In 2016, I crossed the greatest finish line in the world at the Boston Marathon. My journey of qualifying, then getting into the race, then finishing my second 26.2-mile journey ever was filled with ups and downs and all-arounds—just like anyone’s marathon story is. I had a lot of people say how inspiring I was for doing it while also managing my ulcerative colitis, something I constantly strive to be very open and honest about when it comes to my running. I’m fortunate to only deal with a mild case. Still, I have those days where the fatigue sets in, the bathroom trips quadruple and running just doesn’t happen. These are all things that happen to all runners, of course, so I do my best to be realistic with this sometimes added challenge, while also not forgetting the fact that many of my issues are just plain side effects of being a runner. I don’t blame every little gut ailment on the disease—people just get stomachaches sometimes.
I’ve never considered myself a ‘disabled’ or ‘specially abled’ athlete. I’ve considered myself, perhaps, a runner with a few added obstacles, but nothing serious enough in my case to require any additional accommodations when it comes to racing. I have plenty of friends dealing with much, much, much worse cases of inflammatory bowel disease who are out there killing it in their age-group categories…and no one knows just how depleted they are inside. I have other friends who do make special requests due to their situation, and I applaud them every time for being real and honest about their abilities and their needs…and still not letting those needs get in the way of their goals. Anyone—ANYONE—who shoots for a goal is such a badass for simply starting the journey at all, let alone seeing it through to the finish. Women’s Running has had some tremendous ‘specially abled’ people on our covers—from cover runner contest winner Kiley Lyall to paralympian Tatyana McFadden—and I share in that message of inclusion and celebrating that anyone can be a competitor at any level, on any stage, in any race, in any situation. Period.
Related: 10 Things I Have To Say About The Boston Marathon
When someone asked me recently if I competed in the Boston Marathon as a ‘disabled athlete,’ I was disappointed that my immediate reaction was to get offended and defend my accomplishment. What? No—I qualified against the regular age-group time. My colitis doesn’t even qualify me for that, I don’t think. Why am I even being asked this question? I’m not disabled. What…the…
My thoughts had such an annoying, judge-y tone to them that I went for a run right after reading the email; I needed to get some perspective on why I was allowing myself to feel so offended about a valid question—and why it was a valid question.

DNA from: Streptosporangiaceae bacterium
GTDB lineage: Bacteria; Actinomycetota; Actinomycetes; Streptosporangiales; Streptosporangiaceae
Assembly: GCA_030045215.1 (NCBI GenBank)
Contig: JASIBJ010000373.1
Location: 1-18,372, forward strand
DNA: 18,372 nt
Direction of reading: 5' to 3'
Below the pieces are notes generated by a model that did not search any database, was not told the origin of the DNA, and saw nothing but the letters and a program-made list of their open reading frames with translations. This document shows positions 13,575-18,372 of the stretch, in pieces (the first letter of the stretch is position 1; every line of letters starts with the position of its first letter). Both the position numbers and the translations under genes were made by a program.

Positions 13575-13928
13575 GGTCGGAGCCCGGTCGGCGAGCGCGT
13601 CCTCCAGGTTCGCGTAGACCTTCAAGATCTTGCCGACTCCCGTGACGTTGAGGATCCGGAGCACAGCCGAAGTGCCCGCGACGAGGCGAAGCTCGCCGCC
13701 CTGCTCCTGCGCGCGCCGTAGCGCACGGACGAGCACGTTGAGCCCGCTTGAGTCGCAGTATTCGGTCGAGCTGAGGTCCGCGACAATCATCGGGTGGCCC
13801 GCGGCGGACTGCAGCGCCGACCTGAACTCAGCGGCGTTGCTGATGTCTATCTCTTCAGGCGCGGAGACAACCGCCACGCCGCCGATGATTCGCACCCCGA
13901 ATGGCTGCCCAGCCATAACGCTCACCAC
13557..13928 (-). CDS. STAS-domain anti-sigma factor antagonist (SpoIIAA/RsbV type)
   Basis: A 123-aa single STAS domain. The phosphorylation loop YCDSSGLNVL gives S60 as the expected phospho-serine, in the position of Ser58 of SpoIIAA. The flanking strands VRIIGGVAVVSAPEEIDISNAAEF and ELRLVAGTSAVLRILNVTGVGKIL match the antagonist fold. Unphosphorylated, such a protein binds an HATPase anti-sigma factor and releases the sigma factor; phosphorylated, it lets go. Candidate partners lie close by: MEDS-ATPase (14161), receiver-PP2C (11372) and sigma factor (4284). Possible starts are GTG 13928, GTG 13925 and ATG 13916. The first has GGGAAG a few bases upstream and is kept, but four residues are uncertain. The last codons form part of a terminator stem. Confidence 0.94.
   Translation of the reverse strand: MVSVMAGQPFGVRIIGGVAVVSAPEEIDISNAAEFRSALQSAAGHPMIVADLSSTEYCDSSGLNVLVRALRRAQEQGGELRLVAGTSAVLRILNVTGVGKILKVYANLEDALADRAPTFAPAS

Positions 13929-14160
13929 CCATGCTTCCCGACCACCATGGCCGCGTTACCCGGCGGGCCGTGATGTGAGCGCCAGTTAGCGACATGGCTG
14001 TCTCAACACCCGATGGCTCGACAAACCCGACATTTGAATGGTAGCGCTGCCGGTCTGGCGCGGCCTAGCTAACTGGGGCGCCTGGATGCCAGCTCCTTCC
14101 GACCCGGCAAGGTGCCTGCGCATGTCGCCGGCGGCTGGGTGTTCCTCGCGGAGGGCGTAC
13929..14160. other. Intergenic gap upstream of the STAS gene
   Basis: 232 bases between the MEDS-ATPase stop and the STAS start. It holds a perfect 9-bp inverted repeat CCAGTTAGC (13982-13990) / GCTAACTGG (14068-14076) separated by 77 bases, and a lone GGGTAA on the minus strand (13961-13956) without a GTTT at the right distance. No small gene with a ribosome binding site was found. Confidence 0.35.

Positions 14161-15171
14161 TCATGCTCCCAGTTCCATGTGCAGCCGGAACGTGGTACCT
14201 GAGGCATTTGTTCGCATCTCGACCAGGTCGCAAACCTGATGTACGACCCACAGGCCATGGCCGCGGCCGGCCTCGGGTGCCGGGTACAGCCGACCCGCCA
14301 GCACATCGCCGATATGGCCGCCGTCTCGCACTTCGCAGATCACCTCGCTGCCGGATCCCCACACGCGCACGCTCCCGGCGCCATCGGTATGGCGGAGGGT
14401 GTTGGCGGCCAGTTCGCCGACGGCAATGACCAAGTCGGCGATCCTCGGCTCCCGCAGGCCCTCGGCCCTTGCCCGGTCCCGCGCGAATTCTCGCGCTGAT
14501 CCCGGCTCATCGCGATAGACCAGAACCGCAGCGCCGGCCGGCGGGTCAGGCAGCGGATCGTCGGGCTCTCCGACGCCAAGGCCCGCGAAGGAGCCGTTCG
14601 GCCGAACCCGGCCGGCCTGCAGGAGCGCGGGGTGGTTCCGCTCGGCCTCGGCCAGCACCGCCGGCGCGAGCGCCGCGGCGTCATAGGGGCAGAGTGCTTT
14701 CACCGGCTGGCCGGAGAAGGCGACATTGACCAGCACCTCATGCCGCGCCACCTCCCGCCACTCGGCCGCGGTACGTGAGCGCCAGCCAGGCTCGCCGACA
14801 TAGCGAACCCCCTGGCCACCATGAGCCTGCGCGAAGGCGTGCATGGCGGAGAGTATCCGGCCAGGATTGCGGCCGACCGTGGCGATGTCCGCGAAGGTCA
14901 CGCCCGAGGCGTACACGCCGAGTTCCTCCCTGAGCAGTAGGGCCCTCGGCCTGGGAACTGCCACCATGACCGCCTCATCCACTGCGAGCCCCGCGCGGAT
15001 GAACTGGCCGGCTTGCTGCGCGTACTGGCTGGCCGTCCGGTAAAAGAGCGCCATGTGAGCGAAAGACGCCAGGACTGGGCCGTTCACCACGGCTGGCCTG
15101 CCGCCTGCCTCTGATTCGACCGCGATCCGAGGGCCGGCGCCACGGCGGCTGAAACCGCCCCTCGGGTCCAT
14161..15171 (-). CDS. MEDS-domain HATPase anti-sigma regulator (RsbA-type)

To address the first one, for me it goes back to what’s already been said here, and what I’ve said about running with inflammatory bowel disease all along: it’s hard, often harder, but it’s not impossible. It’s not easy, but it’s not always a struggle either. I’ve stuffed that into my head on my worst days. I’ve pounded it into the heads of my IBD friends when they ask for my “secret”—there is no secret for me. Sometimes it sucks, sometimes it doesn’t. When I decided to run my first marathon, qualifying for Boston was what was going to happen—for me, there wasn’t a negotiation. Running a marathon wasn’t enough for me; I wanted to shoot for the BQ to prove that any self-doubt I had was a load of shit. And I did. And now I felt like a complete you-know-what for feeling like someone might assume I got some corners cut to get there. The truth is, it wasn’t about this race or that person or that question at all; it was me striding down the street, realizing that I had lost sight of the fact that inflammatory bowel disease can be the most debilitating thing out there. I’ve been so busy singing my own story when asked that I had forgotten to take a step back and admire these people who have their own big dreams…and also their own bigger-than-mine health situations that need to also be honored and acknowledged.
So to any runners who may utilize the B.A.A.’s disabled athlete program to achieve their own dreams of running this race, I apologize for not being sensitive enough in my reaction. (I also contacted the B.A.A. regarding a quote and more information on their program specifically regarding inflammatory bowel disease, and they did not have any specific statistics as to how many IBD runners may or may not have used the program.)
And to address the second—why that was a valid question—I think the proof is in the pudding. I often get distracted from the fact that IBD, like the hundreds of other conditions that ail runners, is a very real daily struggle for so many, and the fight for accommodations, whether it be at a race, in school, at work, in social settings or anywhere else, is often an uphill battle. I’ve been fortunate to have had very little bowel issues while on the run (mine tend to really flare immediately following). Imagining someone so dedicated to their training during a flare and constantly having to stop along the course—thus adding precious minutes to their finish time—makes me reverse any offense or cringe I may have taken or made to this runner’s very legitimate question. The bottom line is, whether you qualify for Boston as a “regular” runner or not, or cross a finish line of your goal race or drop out, or step outside to run 10 miles or for 10 minutes, or simply celebrate making it to the bathroom and back, it’s all worthy of the same exact feeling: triumph over your obstacles, no matter how you got there.
Feel free to tweet @caitpilk with your thoughts and feedback!